RFR(S): JDK-8137035 tests got EXCEPTION_STACK_OVERFLOW on Windows 64 bit
gerard.ziemski at oracle.com
Mon Aug 29 15:52:47 UTC 2016
> On Aug 26, 2016, at 4:53 PM, Frederic Parain <frederic.parain at oracle.com> wrote:
>> Is it really an undecidable problem? Why is that exactly?
> How would you compute the max stack size for any call to the VM?
> Just the matrix of all VM options that could impact the stack usage
> is huge: several GC, several JIT compilers, JVMTI hooks, JFR.
> The work to be performed by the JVM can also be dependent on the
> application (class hierarchy, application code itself which can
> be optimized (and deoptimized) in many different ways according to
> compilation policies and application behavior).
> This problem is not specific to the JVM. Linux has a similar issue
> with its kernel stacks: they have a fixed size, but there's no way
> to ensure that the size is sufficient to execute any system call or
> perform any OS operation.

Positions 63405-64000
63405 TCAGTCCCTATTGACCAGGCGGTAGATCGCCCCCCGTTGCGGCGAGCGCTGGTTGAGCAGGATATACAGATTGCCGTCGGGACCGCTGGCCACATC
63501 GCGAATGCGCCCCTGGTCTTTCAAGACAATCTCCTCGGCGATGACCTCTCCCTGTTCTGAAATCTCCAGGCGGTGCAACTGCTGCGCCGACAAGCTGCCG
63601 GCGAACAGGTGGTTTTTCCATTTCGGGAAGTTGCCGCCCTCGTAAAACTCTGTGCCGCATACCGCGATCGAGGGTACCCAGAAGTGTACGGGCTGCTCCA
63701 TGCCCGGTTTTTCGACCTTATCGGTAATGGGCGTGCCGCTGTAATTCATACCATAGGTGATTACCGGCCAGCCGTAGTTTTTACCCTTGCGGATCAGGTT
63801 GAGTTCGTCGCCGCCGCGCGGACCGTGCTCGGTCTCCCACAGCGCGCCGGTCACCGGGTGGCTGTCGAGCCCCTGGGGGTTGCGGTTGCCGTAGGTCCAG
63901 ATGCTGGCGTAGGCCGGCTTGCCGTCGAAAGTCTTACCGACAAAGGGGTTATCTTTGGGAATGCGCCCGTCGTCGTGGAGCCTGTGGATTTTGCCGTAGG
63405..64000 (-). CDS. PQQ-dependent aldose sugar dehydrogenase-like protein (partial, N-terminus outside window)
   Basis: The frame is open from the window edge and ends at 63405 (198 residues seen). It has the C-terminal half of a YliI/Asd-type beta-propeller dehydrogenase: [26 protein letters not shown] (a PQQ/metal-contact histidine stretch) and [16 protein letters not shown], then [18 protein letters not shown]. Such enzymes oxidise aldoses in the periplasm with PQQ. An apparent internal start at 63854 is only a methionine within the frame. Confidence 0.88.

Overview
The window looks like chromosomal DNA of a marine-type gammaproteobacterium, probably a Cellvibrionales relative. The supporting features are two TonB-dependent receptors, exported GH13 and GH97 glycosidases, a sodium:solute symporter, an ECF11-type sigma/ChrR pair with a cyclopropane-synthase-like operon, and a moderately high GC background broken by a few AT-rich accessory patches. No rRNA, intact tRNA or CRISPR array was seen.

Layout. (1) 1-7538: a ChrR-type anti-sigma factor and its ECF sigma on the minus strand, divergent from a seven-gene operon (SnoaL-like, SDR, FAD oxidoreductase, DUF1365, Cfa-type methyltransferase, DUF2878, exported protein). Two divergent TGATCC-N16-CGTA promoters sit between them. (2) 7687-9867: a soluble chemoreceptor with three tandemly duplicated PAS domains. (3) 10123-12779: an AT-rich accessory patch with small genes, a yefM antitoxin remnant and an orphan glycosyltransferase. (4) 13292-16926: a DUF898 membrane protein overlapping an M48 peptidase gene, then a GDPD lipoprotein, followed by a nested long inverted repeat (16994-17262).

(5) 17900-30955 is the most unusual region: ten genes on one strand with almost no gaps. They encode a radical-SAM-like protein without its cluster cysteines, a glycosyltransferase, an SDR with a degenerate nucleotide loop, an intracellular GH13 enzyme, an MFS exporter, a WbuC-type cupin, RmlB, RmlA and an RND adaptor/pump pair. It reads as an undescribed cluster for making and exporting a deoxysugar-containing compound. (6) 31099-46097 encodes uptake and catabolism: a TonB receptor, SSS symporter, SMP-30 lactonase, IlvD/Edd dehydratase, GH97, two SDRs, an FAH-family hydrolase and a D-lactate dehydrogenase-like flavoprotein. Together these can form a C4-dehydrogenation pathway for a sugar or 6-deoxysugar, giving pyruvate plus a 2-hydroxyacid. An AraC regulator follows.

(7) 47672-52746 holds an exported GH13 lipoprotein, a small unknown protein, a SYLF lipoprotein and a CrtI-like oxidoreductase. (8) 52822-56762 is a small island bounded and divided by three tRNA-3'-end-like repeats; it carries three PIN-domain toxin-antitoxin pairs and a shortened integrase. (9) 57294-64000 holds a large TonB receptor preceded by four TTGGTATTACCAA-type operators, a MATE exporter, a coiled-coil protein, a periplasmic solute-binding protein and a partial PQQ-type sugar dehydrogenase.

Absolutely, however, in light of the issue, now that we determined we need to increase the number of shadow pages, it seems to me that maybe we could take this opportunity and try to evaluate (somehow) how many we actually need under some hypothetical load condition with all the common options turned on, as an alternative way to conservatively increasing them by 1. After all, like you said, when the networking code was changed, we had to find a new default value somehow, so it has bee done before. I don’t know when we set the pages size last, but if it has been a while, then given all the new features we probably added since then, again as you said JFR, GC strategies etc., means we should probably re-evaluate this every now and then? It’s just that increasing the pages by 1 and hoping (admittedly backed up by testing) that it’s good enough seems to me not quite good enough? Should we at least have a follow-up issue to address this?
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